The Golden Gate Bridge Highway and Transportation District is celebrating the 86th anniversary of the span with an online "now and then" retrospective: https://www.goldengate.org/golden-gate-bridge-86th-anniversary and on Instagram @goldengatebridgedistrict.
Backed by a $35-million bond issue the bridge came in under budget by $1.3 million and opened May 27, 1937. It provided an easy way for the people of San Francisco and parts south to get to Marin County and the Redwood Empire. The North Bay boomed. Three years after completion of the bridge, Marin County’s population was roughly 52,900. By 1950, Marin had grown to 85,600, and by 1960 to 146,800. In 1970, the population was 206,000.
The idea of spanning the Golden Gate took root in 1916, although the idea had been considered earlier, according to an account from the U.S. Department of Transportation's Federal Highway Administration site. An ex-engineering student, James Wilkins, was working as a journalist with the San Francisco Bulletin when he kicked off the idea that year by calling for a suspension bridge with a center span of 3,000 feet, nearly twice the length of any in existence.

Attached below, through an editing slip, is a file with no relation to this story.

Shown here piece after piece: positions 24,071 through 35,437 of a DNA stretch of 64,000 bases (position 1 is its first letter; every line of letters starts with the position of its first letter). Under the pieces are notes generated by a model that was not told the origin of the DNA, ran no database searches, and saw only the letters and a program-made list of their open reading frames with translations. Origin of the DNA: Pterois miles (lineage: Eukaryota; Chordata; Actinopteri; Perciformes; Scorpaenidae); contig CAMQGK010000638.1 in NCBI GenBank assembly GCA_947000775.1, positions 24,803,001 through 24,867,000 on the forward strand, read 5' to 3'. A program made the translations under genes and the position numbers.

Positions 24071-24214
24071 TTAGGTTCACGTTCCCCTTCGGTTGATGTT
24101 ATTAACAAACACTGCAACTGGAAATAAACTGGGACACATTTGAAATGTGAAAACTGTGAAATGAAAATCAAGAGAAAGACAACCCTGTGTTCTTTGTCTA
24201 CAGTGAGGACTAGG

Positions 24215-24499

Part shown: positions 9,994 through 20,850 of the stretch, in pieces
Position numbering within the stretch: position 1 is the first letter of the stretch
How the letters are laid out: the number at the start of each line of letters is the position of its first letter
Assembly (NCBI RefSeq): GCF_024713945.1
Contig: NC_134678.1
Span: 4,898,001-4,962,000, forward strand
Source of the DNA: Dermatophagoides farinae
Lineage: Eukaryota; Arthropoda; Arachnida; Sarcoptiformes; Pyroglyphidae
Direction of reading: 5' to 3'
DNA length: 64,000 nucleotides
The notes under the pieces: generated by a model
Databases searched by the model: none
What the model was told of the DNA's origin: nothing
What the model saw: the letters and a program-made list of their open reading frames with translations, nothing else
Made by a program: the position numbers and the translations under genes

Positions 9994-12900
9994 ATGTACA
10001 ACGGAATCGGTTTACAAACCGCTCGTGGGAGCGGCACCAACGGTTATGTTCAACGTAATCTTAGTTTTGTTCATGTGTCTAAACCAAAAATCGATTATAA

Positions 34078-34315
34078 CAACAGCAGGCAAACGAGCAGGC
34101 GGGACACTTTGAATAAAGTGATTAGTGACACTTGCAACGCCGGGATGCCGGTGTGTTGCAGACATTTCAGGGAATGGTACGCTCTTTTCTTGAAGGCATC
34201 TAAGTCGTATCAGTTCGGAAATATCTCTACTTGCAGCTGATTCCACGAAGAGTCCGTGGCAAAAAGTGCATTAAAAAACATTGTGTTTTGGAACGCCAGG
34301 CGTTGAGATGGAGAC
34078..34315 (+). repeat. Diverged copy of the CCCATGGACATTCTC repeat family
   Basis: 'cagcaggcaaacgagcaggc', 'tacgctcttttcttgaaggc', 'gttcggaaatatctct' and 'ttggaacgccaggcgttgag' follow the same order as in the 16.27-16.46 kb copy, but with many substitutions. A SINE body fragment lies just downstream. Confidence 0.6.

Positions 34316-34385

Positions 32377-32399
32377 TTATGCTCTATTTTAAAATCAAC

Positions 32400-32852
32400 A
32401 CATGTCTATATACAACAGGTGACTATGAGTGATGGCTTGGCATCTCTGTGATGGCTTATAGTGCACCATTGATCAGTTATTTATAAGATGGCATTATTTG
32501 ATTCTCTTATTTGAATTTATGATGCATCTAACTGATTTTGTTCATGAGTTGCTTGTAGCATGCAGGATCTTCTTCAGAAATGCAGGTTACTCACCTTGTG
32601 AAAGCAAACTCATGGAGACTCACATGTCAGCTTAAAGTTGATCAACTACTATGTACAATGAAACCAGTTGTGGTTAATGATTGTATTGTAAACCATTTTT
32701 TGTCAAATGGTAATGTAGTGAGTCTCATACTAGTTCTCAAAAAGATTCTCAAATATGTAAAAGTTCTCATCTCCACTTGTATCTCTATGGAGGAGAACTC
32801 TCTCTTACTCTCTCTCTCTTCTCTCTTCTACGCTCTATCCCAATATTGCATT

San Francisco's city engineer, Michael M. O'Shaughnessy, thought the bridge would cost up to $100 million, but he began asking bridge engineers whether they could do it for less. Joseph Strauss, a Cincinnati-born Chicagoan, knew he could.
In the wake of The Depression, the bridge district had few ways to fund the span and convinced voters to authorize bond financing. But the district found that it could not sell the bonds in Depression-era markets. Strauss approached San Francisco's A. P. Giannini, founder of the Bank of America, for help. Convinced that the Bay Area needed the bridge, Giannini told Strauss, "We will take the bonds."
Upon its completion, Poet Henry May called the span, "a curve of soaring steel, graceful and confident over infinity." MTC and Golden Gate Bridge, Highway and Transportation District are transportation partners.